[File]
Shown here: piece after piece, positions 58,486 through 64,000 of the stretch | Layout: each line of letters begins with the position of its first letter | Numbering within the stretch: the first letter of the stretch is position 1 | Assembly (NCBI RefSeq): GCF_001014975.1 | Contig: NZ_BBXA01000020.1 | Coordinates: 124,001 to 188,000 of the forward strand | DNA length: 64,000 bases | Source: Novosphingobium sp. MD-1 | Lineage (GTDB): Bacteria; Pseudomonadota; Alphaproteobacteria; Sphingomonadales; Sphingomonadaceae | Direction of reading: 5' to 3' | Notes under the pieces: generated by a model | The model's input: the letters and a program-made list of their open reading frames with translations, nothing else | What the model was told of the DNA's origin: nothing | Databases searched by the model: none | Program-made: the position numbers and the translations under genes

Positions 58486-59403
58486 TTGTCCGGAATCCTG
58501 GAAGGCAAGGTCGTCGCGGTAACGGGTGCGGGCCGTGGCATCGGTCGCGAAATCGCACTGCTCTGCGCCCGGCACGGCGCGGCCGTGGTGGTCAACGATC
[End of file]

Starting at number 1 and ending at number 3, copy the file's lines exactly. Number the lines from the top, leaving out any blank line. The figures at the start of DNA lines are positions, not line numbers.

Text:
Shown here: piece after piece, positions 58,486 through 64,000 of the stretch | Layout: each line of letters begins with the position of its first letter | Numbering within the stretch: the first letter of the stretch is position 1 | Assembly (NCBI RefSeq): GCF_001014975.1 | Contig: NZ_BBXA01000020.1 | Coordinates: 124,001 to 188,000 of the forward strand | DNA length: 64,000 bases | Source: Novosphingobium sp. MD-1 | Lineage (GTDB): Bacteria; Pseudomonadota; Alphaproteobacteria; Sphingomonadales; Sphingomonadaceae | Direction of reading: 5' to 3' | Notes under the pieces: generated by a model | The model's input: the letters and a program-made list of their open reading frames with translations, nothing else | What the model was told of the DNA's origin: nothing | Databases searched by the model: none | Program-made: the position numbers and the translations under genes

Positions 58486-59403
58486 TTGTCCGGAATCCTG